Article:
Austrian airspace gets all clear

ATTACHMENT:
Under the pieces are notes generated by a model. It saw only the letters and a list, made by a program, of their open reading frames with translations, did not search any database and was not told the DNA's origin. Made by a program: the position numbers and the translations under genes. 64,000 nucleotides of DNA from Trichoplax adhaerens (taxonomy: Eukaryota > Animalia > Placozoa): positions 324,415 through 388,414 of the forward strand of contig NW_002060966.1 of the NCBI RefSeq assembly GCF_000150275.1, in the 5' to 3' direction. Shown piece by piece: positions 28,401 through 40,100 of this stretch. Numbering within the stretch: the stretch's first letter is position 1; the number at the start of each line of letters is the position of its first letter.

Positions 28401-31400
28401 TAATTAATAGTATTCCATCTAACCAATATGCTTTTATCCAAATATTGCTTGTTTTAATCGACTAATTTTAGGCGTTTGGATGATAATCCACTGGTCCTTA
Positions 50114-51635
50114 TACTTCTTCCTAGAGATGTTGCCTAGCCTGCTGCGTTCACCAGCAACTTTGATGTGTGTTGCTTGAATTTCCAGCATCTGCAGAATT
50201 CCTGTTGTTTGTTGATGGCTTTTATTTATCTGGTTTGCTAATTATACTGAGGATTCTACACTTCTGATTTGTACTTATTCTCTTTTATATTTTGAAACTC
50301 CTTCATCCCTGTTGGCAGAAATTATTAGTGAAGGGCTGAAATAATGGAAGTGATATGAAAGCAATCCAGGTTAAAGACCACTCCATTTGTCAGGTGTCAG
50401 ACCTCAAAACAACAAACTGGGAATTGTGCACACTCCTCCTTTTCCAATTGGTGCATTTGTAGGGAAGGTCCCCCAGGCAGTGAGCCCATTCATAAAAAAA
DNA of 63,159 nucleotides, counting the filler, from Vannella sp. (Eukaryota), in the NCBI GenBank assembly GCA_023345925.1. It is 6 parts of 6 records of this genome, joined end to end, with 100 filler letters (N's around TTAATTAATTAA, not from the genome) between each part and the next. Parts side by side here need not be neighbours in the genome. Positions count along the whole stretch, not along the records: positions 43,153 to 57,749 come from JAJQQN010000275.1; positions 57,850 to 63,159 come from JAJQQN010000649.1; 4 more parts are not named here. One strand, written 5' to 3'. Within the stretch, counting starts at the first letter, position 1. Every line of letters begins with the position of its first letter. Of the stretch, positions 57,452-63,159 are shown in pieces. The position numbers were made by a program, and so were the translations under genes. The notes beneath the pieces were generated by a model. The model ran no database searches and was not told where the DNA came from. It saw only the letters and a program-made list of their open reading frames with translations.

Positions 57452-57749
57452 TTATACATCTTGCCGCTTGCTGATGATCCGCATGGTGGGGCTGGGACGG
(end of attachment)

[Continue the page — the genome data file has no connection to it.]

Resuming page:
Aviation activity in Austria was back to normal today (Weds) after air traffic officials said there were no possible problems from volcanic ash anymore.Peter Schmidt, a spokesman for air traffic administration agency Austro Control, said the whole country was third in the European Union’s (EU) new three-scale ash danger index.Schmidt explained this meant flights can be carried out without any danger of complications connected to ash which has spread over large parts of the continent following the eruption of Icelandic volcano Eyjafjoll also know as Eyjafjallajokull last week.The Austro Control official added he saw good chances that the whole airspace of continental Europe becoming ash-free tonight.Hundreds of flights from all of Austria’s airports were cancelled over the past few days before limited aviation business restarted on Monday.Federal Railways (ÖBB) operated with a dramatically increased number of trains in reaction to the developments which also boosted turnover of car rental firms, taxi drivers and coach trip companies.Karl Gabl, head of the Central Agency for Meteorology and Geodynamics (ZAMG) of the Innsbruck department meanwhile said the spreading of the ashes had no effects on the melting of the Alpine glaciers.”A slightly grey colouring might be visible, but this will not be of any importance to their shrinking,” he said.The Austrian Alps Society (OeAV) reported earlier this month that 91 per cent of the country’s glaciers diminished in size in 2009.Viennese research agency Humaninstitut today said it found that only one in seven Austrians regarded the reaction by aviation authorities to the volcano’s eruption as “exaggerated”.The body interviewed 850 Austrians older than 16 for their study presented today.Three in four meanwhile backed the initiatives by officials and politicians.This comes after FlyNiki chief executive Niki Lauda branded the reaction of European aviation safety organisation Eurocontrol as the “biggest mistake in the history of aviation”.The former F1 racing driver said on Monday: “It was a totally exaggerated gut decision not based on any facts.”Lauda claimed Austrian aviation safety officials showed the appropriate reaction by putting the decision over whether flights should be carried out or not into the hands of the airlines.Lauda warned his lawyers were already assigned to check chances of claiming compensation for the millions of Euros his firm lost since last Thursday.FlyNiki is Austria’s biggest airline after Austrian Airlines (AUA). While AUA was taken over by the Germany aviation top dog Lufthansa last year, FlyNiki cooperates with Air Berlin, the second-biggest German carrier.FlyNiki – which was founded in 2003 – had 2.6 million customers in 2009, the highest number ever in the company’s history. Lauda said he hoped for more than three million passengers this year.